Raymond B. Webster, 88, and Nina Heverin-Alvarado, 13, got to know each other at church. Then she decided she wanted to write about him.
Raymond B. Webster, 88, was born in Hartford, Connecticut but currently lives in Mt. Airy with his wife, Sylvia. Since we both attend Holy Cross Parish in Mt. Airy, I was able to connect with him over the years and learn more about him in this process. I immediately grew to love his happy disposition, and I admire how he is always there to greet you with a smile and a joke.
Mr. Webster has provided me with so much fantastic information that left me in awe of his contributions to the world. Not only did he craft simulations used by NASA and the U.S. Air Force, but he also developed a database of over 75,000 patents called “Contributions of African Americans to Science and Technology Information Systems (CAASTIS).”
In addition, he has written a book, “African American Firsts in Science and Technology,” about African American contributions to science and technology from the year 1753 to 1999.
Despite all these accomplishments, Mr. Webster is truly humble. When asked, "Do you consider yourself an impactful part of space exploration?" he replied, “Little bit, little bit.” Part of his job was interviewing astronauts, which included the first Black astronaut, Robert Lawrence. As an experimental physiologist at Martin Marietta, he focused on the human factor, how the controls would affect the performance of astronauts and pilots.
While working with the Bunker-Ramo Corp. (formerly Martin Marietta), he was well aware that he was one of the only Black men with his opportunities, and this only made him work harder to prove he belonged. The next 25 years after Bunker-Ramo would be used to build up his own company to focus on simulations, database development and other IT systems. Mr. Webster earned contracts from NASA, the U.S. Air Force, Food and Drug Administration and Department of Education, among others.
He is currently building another database with much of the info stored in his basement on patents obtained by African Americans, both domestic and foreign. Many Black people do not get the credit they deserve in being the first, he insists, and he has devoted years to changing that.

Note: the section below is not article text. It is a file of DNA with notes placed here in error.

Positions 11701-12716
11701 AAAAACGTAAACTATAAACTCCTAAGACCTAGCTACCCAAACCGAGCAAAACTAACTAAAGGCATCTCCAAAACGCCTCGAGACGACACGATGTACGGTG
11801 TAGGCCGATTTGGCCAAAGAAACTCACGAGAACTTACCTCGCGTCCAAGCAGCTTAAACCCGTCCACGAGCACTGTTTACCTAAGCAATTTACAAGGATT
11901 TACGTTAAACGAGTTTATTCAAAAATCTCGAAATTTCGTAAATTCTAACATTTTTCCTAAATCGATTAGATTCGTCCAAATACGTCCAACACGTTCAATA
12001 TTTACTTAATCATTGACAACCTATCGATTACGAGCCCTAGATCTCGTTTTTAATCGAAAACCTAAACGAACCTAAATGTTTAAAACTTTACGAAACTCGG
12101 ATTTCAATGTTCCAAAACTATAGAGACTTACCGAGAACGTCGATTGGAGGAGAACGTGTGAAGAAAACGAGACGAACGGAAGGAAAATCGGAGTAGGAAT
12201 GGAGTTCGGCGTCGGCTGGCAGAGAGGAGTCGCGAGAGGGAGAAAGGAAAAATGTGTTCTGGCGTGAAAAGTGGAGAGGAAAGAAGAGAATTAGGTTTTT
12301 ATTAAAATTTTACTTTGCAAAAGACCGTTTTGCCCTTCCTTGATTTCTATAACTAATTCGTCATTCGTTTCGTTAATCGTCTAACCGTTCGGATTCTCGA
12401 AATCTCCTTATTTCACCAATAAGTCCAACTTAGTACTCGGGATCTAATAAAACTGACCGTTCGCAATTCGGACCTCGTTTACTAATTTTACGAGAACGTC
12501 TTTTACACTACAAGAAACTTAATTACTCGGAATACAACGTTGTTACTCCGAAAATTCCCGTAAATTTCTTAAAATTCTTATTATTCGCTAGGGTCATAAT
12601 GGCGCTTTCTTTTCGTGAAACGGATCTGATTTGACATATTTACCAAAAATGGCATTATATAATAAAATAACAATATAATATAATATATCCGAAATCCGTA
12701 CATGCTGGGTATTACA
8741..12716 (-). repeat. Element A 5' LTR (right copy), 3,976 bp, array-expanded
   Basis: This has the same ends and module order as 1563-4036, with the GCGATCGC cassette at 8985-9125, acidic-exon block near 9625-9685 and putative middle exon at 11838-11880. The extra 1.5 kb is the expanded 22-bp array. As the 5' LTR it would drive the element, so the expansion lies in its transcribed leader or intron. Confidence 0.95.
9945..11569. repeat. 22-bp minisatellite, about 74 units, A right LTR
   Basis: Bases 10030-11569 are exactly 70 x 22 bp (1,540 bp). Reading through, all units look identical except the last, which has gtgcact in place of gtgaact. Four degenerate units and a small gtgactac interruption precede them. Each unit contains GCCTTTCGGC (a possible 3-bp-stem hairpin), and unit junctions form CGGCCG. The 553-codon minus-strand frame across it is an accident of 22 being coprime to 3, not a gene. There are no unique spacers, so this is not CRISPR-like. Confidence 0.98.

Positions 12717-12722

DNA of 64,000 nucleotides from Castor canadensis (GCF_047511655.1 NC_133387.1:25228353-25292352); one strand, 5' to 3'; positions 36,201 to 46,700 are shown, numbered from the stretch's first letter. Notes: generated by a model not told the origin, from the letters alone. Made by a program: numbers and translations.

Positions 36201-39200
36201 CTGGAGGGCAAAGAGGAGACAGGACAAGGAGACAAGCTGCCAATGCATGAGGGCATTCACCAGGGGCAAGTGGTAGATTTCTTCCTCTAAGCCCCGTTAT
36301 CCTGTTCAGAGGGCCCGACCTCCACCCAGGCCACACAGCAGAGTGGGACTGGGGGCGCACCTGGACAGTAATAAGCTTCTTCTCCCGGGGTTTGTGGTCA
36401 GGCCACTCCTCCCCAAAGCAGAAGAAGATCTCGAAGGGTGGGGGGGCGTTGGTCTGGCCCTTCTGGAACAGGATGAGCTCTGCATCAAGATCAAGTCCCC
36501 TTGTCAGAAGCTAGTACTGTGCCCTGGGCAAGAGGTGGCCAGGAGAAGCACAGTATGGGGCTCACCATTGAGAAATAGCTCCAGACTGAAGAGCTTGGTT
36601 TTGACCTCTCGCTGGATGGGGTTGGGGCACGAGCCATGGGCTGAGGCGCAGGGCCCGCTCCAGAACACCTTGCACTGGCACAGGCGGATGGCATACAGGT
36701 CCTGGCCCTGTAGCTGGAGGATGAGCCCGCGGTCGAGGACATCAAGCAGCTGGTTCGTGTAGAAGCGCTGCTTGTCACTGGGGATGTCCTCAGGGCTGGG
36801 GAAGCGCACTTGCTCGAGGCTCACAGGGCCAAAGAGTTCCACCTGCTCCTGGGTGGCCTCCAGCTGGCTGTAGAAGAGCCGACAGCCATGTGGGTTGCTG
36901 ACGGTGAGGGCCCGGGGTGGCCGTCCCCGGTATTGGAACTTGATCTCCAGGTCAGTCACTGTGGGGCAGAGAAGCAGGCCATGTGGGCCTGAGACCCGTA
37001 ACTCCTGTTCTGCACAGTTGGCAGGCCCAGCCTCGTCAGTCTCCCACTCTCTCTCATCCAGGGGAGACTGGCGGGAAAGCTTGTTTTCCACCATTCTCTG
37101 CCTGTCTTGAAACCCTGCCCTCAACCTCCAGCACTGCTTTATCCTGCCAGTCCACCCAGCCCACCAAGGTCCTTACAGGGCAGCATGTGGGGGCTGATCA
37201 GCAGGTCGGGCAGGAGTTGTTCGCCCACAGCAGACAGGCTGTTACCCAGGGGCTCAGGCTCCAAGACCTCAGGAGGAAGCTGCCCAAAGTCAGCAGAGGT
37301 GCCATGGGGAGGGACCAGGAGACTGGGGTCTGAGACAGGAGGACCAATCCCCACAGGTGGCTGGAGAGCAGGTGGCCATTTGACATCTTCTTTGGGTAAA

Mr. Webster has published over 25 articles about African American patent contributions and was a host on a TV show called “The Science of Philadelphia,” highlighting African American contributions to U.S. history. When I asked Mr. Webster to meet with me, he asked if he should bring anything, and I said, ”Sure!” He brought a giant bag of presentation material he has used over the years, his book and some additional pictures.
It turns out he has given over 70 presentations, seminars and workshops. This made me feel honored and privileged to be talking with him. I was also astonished to find that the database he designed, CAASTIS, is being featured in the Charles H. Wright Museum of African American History in Detroit. When talking about his own projects, he made sure to mention how much he valued the contributions of so many others. He also said how at 88 he is still learning and is the “the oldest student” around.
Mr. Webster hopes that the book he is currently writing about African American patents will be his legacy. Even though he has contributed to space exploration and development of the U.S. Air Force and expanded the recognition of thousands of African Americans who have contributed immensely to our world, he actually said the thing he was most proud of is his family. I am so grateful to have the opportunity to learn about him. From his job and training in psychology, Mr. Webster learned to empathize with others by listening attentively and anticipating their needs. Lastly, the biggest takeaway from Mr. Webster is that a truly rich life is achieved not only by hard work and preparation but also by being humble and kind.
Nina Heverin-Alvarado, 13, is a Holy Cross Parish member in Mt. Airy entering 8th grade. She loves journaling, reading, the clarinet and snuggling with her cats, picking up trash in the park and admiring the beauty of nature. This is her first article published in a newspaper.